Last Friday, a divided three-judge panel of the U.S. Court of Appeals for the Sixth Circuit decided Morales v. Mitchell, yet another in a long line of divided habeas decisions from my home circuit. As with many of the divided habeas panels, the case concerned the habeas petition of a death row inmate and the panel divided on somewhat predictable ideological lines.
Here is the basic background, as summarized by Judge Karen Nelson Moore in her majority opinion.
Petitioner-Appellee/Cross-Appellant Alfred Morales ("Morales") was convicted of kidnapping and aggravated murder in an Ohio state court and sentenced to death. He petitioned the district court for a writ of habeas corpus, arguing, inter alia, that his trial counsel was constitutionally ineffective and that the trial court erroneously struck a potential juror from the panel. The district court granted the petition, in part, vacating Morales's death sentence on the ground that his trial attorney had rendered ineffective assistance of counsel ("IAC") at the penalty phase of the trial.Joined by Judge Clay, Moore affirmed the decision of the district court granting Morales' habeas petition in part.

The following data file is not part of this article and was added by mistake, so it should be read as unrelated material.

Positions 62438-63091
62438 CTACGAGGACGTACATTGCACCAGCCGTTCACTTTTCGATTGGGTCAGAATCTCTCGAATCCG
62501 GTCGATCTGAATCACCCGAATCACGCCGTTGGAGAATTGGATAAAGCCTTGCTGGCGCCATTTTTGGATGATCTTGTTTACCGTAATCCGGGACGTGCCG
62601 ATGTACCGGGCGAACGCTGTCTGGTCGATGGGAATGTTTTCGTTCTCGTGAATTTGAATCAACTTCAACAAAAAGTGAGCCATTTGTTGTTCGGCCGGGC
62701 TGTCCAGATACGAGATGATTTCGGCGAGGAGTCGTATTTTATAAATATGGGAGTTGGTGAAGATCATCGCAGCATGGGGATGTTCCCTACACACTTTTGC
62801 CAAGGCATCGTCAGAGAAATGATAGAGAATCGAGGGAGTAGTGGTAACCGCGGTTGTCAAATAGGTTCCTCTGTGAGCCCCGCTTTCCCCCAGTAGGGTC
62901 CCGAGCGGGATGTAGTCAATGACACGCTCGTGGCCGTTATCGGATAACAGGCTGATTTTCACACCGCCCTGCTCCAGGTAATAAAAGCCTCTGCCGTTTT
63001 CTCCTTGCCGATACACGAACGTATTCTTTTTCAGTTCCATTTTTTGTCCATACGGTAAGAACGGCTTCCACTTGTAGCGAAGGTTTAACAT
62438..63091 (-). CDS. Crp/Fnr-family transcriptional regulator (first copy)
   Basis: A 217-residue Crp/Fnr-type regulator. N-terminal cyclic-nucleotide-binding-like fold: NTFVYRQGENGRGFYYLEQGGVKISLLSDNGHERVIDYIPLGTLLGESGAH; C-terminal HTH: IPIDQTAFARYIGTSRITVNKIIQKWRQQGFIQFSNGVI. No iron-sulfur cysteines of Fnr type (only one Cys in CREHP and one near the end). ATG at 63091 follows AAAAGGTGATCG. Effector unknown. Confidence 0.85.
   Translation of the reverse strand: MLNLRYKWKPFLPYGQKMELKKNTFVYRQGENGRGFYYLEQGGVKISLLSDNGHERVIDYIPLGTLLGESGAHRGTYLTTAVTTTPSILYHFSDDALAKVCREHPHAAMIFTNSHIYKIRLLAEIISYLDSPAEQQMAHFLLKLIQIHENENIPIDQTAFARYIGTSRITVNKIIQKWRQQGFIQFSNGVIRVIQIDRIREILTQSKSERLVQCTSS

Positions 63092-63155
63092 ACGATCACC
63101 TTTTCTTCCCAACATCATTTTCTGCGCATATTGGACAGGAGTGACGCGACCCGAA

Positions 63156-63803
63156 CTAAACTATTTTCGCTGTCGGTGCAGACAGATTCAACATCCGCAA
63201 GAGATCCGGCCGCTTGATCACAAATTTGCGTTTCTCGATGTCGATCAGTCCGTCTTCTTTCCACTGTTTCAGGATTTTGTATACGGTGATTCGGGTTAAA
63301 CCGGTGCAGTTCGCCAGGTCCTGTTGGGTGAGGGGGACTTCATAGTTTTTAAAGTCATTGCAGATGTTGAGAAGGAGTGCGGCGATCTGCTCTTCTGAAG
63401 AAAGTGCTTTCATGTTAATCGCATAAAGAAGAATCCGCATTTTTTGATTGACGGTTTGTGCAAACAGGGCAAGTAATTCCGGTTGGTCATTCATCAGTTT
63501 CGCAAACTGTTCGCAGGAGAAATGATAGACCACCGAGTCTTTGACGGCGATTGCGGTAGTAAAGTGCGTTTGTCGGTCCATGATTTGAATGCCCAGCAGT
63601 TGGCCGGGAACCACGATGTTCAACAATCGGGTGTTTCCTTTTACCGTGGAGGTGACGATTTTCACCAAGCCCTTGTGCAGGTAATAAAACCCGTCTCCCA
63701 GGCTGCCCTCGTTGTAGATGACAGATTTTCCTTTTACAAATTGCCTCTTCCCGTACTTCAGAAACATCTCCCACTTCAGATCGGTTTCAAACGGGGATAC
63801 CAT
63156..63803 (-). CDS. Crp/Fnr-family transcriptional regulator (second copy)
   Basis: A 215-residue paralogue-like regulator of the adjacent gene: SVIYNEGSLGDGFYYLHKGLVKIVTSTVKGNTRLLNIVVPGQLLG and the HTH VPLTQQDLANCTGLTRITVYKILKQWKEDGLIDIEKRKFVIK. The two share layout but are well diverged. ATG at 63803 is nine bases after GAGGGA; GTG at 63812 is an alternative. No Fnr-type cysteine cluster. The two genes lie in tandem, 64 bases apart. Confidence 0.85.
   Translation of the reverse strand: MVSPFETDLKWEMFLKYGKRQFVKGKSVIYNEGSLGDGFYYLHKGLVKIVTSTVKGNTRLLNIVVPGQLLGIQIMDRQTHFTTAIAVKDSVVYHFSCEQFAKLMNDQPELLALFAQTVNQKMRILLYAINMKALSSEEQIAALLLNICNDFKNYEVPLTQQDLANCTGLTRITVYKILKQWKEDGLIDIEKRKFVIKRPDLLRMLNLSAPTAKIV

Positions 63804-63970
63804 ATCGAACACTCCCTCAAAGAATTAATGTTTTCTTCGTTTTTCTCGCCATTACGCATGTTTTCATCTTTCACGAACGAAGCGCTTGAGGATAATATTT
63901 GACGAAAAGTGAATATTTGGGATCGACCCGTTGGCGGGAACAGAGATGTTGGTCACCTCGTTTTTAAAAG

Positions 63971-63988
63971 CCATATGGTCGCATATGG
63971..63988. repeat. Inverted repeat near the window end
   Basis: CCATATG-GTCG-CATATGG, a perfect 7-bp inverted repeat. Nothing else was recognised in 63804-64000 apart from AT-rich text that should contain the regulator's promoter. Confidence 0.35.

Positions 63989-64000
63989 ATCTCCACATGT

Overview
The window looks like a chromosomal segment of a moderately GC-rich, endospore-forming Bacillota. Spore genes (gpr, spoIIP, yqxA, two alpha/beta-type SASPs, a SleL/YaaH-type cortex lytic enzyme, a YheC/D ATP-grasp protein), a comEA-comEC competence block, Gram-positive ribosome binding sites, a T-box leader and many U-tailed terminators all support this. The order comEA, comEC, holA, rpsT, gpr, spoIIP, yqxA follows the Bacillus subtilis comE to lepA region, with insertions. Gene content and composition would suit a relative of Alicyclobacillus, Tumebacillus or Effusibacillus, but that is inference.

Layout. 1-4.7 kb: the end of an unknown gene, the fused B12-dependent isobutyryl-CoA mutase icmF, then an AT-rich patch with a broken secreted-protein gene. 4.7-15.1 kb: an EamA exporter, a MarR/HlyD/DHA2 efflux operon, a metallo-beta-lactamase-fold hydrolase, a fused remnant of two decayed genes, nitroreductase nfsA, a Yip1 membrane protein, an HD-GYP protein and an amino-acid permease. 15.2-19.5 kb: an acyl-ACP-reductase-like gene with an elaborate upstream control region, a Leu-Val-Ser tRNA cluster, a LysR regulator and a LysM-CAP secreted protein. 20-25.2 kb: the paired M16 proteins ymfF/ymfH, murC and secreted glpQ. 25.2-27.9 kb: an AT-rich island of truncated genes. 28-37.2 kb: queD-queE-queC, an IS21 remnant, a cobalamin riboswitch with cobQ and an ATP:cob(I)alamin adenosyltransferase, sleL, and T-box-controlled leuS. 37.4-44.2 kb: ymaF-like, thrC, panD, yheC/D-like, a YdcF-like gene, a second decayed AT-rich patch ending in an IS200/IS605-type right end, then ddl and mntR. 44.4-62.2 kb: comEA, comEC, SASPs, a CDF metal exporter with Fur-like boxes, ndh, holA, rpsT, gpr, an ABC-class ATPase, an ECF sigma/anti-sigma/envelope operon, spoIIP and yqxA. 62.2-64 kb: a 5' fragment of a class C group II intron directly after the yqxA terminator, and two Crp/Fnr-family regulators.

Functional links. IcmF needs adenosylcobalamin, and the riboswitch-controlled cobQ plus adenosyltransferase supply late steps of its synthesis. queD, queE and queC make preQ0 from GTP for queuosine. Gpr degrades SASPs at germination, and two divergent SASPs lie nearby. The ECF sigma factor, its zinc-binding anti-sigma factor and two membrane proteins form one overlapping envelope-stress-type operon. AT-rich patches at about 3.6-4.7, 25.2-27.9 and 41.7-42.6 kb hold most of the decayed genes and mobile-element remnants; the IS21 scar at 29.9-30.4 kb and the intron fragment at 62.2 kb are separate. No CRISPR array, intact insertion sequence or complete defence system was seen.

Respondent-Appellant/Cross-Appellee Betty Mitchell ("Mitchell" or "the state") now appeals the district court's issuance of the writ. Morales crossappeals the district court's denial, in part, of his petition on the grounds that his counsel was not ineffective at the guilt phase of the trial and that the trial court did not err in striking a juror that it found was not death-qualified and lacked an adequate understanding of the proceedings.
Judge Suhrheinrich dissented, arguing that Morales could not show that he suffered any prejudice from his defense counsel's failure to present additional mitigating evidence at the penalty phase, in large part because such evidence would have been "cumulative" with evidence already presented at trial. Absent a showing of prejudice, Suhrheinrich concluded, Morales could not show that he suffered from the ineffective assistance of counsel, as a matter of law.